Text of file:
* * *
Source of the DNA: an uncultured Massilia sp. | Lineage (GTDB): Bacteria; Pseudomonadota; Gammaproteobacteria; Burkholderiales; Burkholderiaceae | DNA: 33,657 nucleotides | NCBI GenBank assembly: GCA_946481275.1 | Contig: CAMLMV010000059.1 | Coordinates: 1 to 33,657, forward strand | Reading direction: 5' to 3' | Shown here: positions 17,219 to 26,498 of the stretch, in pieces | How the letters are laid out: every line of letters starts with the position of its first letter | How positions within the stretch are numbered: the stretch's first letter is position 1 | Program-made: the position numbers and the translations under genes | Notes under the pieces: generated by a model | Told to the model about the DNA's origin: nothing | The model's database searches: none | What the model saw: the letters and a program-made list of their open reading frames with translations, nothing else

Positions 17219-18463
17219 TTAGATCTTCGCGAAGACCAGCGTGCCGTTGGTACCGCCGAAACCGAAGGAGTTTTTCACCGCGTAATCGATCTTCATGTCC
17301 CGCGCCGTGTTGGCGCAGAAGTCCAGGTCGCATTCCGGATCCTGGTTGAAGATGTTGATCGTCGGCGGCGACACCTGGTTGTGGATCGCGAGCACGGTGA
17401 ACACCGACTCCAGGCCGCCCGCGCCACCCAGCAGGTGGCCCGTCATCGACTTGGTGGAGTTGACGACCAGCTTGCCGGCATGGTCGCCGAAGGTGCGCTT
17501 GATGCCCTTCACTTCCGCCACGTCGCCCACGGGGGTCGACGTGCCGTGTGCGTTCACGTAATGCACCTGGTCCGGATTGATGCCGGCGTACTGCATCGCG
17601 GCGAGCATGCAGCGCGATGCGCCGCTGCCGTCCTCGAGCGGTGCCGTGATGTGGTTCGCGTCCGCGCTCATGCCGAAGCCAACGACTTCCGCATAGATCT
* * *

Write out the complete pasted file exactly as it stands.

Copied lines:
Source of the DNA: an uncultured Massilia sp. | Lineage (GTDB): Bacteria; Pseudomonadota; Gammaproteobacteria; Burkholderiales; Burkholderiaceae | DNA: 33,657 nucleotides | NCBI GenBank assembly: GCA_946481275.1 | Contig: CAMLMV010000059.1 | Coordinates: 1 to 33,657, forward strand | Reading direction: 5' to 3' | Shown here: positions 17,219 to 26,498 of the stretch, in pieces | How the letters are laid out: every line of letters starts with the position of its first letter | How positions within the stretch are numbered: the stretch's first letter is position 1 | Program-made: the position numbers and the translations under genes | Notes under the pieces: generated by a model | Told to the model about the DNA's origin: nothing | The model's database searches: none | What the model saw: the letters and a program-made list of their open reading frames with translations, nothing else

Positions 17219-18463
17219 TTAGATCTTCGCGAAGACCAGCGTGCCGTTGGTACCGCCGAAACCGAAGGAGTTTTTCACCGCGTAATCGATCTTCATGTCC
17301 CGCGCCGTGTTGGCGCAGAAGTCCAGGTCGCATTCCGGATCCTGGTTGAAGATGTTGATCGTCGGCGGCGACACCTGGTTGTGGATCGCGAGCACGGTGA
17401 ACACCGACTCCAGGCCGCCCGCGCCACCCAGCAGGTGGCCCGTCATCGACTTGGTGGAGTTGACGACCAGCTTGCCGGCATGGTCGCCGAAGGTGCGCTT
17501 GATGCCCTTCACTTCCGCCACGTCGCCCACGGGGGTCGACGTGCCGTGTGCGTTCACGTAATGCACCTGGTCCGGATTGATGCCGGCGTACTGCATCGCG
17601 GCGAGCATGCAGCGCGATGCGCCGCTGCCGTCCTCGAGCGGTGCCGTGATGTGGTTCGCGTCCGCGCTCATGCCGAAGCCAACGACTTCCGCATAGATCT